The first golf course out of the ground in Jackson Hole was Jackson Hole Golf & Tennis. Originally designed by Bob Baldock, who was commissioned by Jackson Hole Mountain Resort founder Paul McCollister, and opened to the public in 1967, this 18-hole course may be one of the most scenic in the world. Located near Jackson Hole Airport about five miles north of Jackson, the course is smack dab in the middle of Jackson’s Hole with panoramic mountain views in all directions. To the west and north, golf shots soar against the towering Teton Range. To the east, Sleeping Indian keeps solemn watch over the course.

In 1973, McCollister hired Robert Trent Jones, Jr., son of renowned designer Robert Trent Jones, to redesign the course for new owners Grand Teton Lodge Company. The improved layout stood the test of time until 2006, when Trent Jones Jr. was once again hired to update the course as part of a $15 million investment by new owners Vail Corporation. Golf & Tennis is a par 72 that measures 7,325 yards from the back tees and 5,325 yards from the forward tees. The topography is mostly flat with extensive sand bunkering and water features on 10 holes. The course is distinguished by its panoramic views of the surrounding mountains. Recent improvements include a stateof-the-art irrigation system, 20 new tee boxes that added more than 500 yards to the course, new practice facility and a fresh fleet of Club Cars. Signature holes include the 610-yard, par-5 eighth on the front nine, and the picturesque par-3 16th on the back nine. Golf & Tennis is a semi-private course with member tee times until 10 a.m. and public access after that. Discounted rounds are available to county residents who purchase multi-round packages.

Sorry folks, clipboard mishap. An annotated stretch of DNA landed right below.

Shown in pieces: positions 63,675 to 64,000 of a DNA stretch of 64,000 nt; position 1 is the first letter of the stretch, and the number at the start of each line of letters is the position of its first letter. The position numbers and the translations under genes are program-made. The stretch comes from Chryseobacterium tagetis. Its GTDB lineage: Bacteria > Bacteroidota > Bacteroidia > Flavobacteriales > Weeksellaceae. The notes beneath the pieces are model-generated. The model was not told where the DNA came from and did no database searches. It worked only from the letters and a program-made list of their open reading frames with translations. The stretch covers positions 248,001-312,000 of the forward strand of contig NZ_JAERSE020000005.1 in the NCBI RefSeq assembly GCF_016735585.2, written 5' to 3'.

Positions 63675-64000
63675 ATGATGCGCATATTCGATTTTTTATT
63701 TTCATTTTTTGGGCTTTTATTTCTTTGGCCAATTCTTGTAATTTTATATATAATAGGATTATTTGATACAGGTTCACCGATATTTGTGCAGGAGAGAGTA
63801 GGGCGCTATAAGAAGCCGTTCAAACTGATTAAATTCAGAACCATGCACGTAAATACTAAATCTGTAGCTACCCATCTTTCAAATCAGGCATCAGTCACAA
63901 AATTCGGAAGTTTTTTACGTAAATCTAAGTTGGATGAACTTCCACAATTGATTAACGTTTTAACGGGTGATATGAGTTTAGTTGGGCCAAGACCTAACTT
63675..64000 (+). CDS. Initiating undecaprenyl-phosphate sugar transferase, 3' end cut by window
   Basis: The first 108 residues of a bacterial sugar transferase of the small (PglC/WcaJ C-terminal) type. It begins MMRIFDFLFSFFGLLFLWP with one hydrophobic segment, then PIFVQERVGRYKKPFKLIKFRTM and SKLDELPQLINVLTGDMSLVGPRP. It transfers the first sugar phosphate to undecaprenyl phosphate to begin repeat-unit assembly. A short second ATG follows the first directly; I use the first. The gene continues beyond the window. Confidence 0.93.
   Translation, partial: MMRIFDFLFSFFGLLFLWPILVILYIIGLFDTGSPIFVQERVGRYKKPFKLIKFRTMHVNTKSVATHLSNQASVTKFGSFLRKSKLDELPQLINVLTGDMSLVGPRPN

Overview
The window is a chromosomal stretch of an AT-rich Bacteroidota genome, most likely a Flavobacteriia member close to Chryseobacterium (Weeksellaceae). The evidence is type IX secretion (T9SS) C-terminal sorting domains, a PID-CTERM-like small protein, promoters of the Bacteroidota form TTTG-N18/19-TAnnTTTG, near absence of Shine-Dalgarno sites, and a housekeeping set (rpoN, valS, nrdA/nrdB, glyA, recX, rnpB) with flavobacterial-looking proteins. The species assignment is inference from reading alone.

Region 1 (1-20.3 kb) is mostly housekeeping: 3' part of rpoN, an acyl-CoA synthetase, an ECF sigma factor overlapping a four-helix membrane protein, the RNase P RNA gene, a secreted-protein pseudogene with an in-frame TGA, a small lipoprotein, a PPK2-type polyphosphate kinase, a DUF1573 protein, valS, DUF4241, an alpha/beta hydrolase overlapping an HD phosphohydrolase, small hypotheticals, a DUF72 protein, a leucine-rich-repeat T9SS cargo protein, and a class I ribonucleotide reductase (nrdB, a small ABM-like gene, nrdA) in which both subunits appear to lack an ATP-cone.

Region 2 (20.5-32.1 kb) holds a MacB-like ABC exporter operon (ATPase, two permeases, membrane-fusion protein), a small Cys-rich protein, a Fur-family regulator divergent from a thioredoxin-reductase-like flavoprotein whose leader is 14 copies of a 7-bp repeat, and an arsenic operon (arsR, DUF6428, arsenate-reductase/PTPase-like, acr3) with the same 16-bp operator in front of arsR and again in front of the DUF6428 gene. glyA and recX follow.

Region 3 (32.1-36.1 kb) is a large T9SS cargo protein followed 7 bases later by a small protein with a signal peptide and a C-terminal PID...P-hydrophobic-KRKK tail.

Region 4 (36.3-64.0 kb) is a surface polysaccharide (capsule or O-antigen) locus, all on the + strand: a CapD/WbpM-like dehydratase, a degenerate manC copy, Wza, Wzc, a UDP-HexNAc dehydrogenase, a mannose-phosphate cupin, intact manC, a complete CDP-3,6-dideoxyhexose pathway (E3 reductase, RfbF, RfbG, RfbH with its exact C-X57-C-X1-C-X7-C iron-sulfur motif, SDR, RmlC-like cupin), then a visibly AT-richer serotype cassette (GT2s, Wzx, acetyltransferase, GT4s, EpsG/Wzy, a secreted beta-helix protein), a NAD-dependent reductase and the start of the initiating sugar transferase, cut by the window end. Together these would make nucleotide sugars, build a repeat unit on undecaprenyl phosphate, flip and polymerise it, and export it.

Teton Pines Resort & Country Club

Arnold Palmer is one the 20th century’s best-known golfers, compiling 62 PGA Tour wins. Less well known is his prolific golf course design career with co-designer Ed Seay, with more than 200 golf courses around the world to their credit, including Teton Pines Resort and Country Club. Teton Pines opened in 1987 to national acclaim, earning recognition as Golf Digest’s third best new resort course in the country. The development also drew